Food Porn: Hong Kong

If developing rituals and social infrastructure is how we distinguish ourselves as the victors of evolution, then the culinary arts are the spoils of the evolutionary contest. Cooking elevates us above instinct, as if to gloat to other, inferior members of the animal kingdom: not only do we feed ourselves enough to cultivate other interests, but we prepare our food, and are healthier for it.  We feed ourselves not just to ameliorate hunger, but to appease boredom.  Food is not a means to an end, but an end itself, and from it we derive comfort, passion, and even identity.

A map of the restaurants I've been thus far (not exhaustive)

A map of the restaurants I’ve been thus far (not exhaustive)

In a lot of ways, although Hong Kong is a fully-developed, industrialized city, it feels like a new frontier.  Niches are up for the conquering, especially in the realm of cuisine, where Survival of the Fittest is the standard by which restaurants rise and fall.  There are simply too many choices to return to an establishment that was anything short of mind-blowingly good.  And, in the spirit of being able to have anything you please, diversity in the expat population ensures access to a different region’s cuisine for every night of the week.  

…Which is especially helpful when trying to navigate foreign cuisine with a life-threatening allergy, where asking the question, “Does this have peanuts?” is pretty much as useless as trying to explain anaphylactic shock to anyone except a trained physician.  (Though I have begun to carry around a card that a friend kindly translated for me, explaining the situation nonetheless.)¹

This aspiring southerner even found herself a barbecue joint founded by two Carolina boys.

Despite our society’s moratorium on instagramming your lunch, it is a crime not to preserve these dishes–which always taste even better than they look–in photographic perpetuity.

And, without further ado, I offer my first HK Food Porn compilation.  You will want to be sitting down for this.

22 Ships, aka possibly the best meal I have had in my life without exaggeration

Iberico & Co. Kitchen

The salted mousse at Bouchon

The salted mousse at Bouchon

Olive:

Seafood salad at Brozeit

Seafood salad at Brozeit

Baked chicken breast with tomato sauce and mozzarella, atop a roasted bell pepper polenta at Woomooloomoo, which boasts a very reasonable lunch set

Baked chicken breast with tomato sauce and mozzarella, atop a roasted bell pepper polenta at Woomooloomoo, which boasts a very reasonable lunch set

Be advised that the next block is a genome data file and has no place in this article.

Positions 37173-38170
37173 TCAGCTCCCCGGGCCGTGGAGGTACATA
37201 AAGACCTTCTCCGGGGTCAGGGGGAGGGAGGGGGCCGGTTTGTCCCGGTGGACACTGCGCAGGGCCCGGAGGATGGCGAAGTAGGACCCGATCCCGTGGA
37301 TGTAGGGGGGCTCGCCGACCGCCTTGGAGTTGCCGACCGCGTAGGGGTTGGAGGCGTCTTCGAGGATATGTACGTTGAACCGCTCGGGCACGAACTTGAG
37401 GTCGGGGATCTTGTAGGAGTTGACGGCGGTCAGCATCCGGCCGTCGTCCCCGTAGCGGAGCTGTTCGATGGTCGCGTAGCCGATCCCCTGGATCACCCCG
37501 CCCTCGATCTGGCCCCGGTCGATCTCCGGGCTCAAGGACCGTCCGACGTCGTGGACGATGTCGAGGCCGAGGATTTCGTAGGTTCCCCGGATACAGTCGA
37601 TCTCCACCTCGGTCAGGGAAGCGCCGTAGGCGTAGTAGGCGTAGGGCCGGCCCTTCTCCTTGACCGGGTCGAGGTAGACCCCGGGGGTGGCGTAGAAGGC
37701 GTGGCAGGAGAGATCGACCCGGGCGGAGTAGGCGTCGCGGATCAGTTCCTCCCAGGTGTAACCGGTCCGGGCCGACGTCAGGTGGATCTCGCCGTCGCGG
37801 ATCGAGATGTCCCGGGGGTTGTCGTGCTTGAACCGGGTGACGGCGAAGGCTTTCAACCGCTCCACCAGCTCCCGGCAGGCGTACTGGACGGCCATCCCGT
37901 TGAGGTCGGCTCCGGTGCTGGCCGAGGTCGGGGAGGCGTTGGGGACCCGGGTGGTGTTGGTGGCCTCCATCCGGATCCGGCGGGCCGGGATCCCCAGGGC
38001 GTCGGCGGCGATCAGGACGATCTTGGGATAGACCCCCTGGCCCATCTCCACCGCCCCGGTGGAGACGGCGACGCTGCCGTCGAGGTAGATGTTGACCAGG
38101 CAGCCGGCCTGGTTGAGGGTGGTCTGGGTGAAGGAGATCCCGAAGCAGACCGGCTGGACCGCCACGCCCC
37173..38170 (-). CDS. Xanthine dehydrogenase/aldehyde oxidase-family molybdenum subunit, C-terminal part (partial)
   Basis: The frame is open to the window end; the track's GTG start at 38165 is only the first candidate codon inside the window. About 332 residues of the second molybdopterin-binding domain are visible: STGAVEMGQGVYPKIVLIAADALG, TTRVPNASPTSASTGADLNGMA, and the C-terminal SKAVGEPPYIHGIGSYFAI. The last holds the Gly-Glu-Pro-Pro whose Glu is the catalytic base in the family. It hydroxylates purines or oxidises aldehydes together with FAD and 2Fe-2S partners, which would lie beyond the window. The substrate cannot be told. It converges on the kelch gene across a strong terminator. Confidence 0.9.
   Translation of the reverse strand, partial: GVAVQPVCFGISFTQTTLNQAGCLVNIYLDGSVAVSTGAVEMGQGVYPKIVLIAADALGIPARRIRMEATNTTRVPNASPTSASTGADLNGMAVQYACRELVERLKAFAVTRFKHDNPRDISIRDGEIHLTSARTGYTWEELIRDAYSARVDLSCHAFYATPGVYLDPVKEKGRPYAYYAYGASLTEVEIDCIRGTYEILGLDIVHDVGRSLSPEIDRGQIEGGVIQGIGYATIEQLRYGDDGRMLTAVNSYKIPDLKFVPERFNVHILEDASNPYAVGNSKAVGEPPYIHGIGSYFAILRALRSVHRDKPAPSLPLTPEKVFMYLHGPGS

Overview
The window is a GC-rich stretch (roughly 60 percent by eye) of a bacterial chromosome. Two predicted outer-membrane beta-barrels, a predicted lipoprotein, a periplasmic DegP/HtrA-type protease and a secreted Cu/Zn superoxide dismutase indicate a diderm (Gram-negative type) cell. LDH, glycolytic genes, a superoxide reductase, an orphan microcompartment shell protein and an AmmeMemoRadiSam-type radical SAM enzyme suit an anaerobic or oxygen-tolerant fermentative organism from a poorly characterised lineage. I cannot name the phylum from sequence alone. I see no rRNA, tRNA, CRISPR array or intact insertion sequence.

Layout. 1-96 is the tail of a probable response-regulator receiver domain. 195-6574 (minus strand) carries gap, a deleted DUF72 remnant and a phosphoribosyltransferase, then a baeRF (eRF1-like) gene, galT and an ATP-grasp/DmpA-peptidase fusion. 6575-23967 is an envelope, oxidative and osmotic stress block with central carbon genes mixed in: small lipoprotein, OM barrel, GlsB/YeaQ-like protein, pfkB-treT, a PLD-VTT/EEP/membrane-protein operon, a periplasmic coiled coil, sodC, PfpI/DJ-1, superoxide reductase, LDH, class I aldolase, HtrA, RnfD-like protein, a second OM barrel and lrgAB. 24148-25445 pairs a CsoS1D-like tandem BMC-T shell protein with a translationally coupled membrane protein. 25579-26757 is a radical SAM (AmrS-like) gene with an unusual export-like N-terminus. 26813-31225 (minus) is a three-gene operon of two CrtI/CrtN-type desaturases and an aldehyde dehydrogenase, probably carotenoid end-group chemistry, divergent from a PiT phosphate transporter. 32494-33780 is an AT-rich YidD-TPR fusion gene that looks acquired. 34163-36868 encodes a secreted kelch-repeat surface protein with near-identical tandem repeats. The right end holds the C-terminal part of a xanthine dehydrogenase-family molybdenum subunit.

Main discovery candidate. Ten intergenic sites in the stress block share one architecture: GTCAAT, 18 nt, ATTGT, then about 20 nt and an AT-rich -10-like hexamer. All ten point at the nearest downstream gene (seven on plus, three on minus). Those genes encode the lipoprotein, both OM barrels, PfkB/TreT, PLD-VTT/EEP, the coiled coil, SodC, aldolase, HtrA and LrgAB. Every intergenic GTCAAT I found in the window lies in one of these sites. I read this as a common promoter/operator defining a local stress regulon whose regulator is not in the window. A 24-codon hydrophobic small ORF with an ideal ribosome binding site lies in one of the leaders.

The chocolate souffle at Brasserie le Fauchon

The chocolate souffle at Brasserie le Fauchon

Brasserie le Fauchon:

Casual lunch of bacon-wrapped sole... nbd

Casual lunch of bacon-wrapped sole… nbd

Miscellaneous Bar/Casual food:

———————————

1.  I read one particularly mean post on GeoExpat responding to a concerned parent of a child with gluten and dairy allergies, suggesting that, instead of moving to Hong Kong, the mother should go back in time and let her child play in the dirt more often to develop the kid’s immune system “naturally.”²  I wonder if the poster would be swayed by stories from my childhood that involve being pelted with peanut shells at baseball games and rubbing my eyes with peanut-butter-covered fingers after painting pine cones with the stuff and rolling them in seeds for the birds… all scenarios condoned and encouraged by my parents.  For what it’s worth, the allergy runs in my family, as does its severity, and peanut allergy is one of the few that most people don’t grow out of — in fact, it gets worse with every reaction.

2.  I assume in Hong Kong, developing a child’s immune system “naturally” predicates upon having him inhale smog and particulates during his formative years, and exposing her to pollution, because kids here, according to teacher friends (re: 9/10 expats I meet), react to green pastures as one might to a bioterrain on Mars.  One art teacher recounted a story of finger-painting gone awry, wherein her students looked at their paint-stained fingers in horror and screamed until someone arrived to clean their hands.  Every morning before class, teachers wipe the children’s hands with hand sanitizer and take their temperatures.  Even children as old as six years are accustomed to having their domestic helpers pull up their pants post-potty break.  So yeah, I’m gonna go with the smog.  Smog toughens up immune systems.

Advertisements

Leave a Reply

Fill in your details below or click an icon to log in:

WordPress.com Logo

You are commenting using your WordPress.com account. Log Out /  Change )

Google+ photo

You are commenting using your Google+ account. Log Out /  Change )

Twitter picture

You are commenting using your Twitter account. Log Out /  Change )

Facebook photo

You are commenting using your Facebook account. Log Out /  Change )

Connecting to %s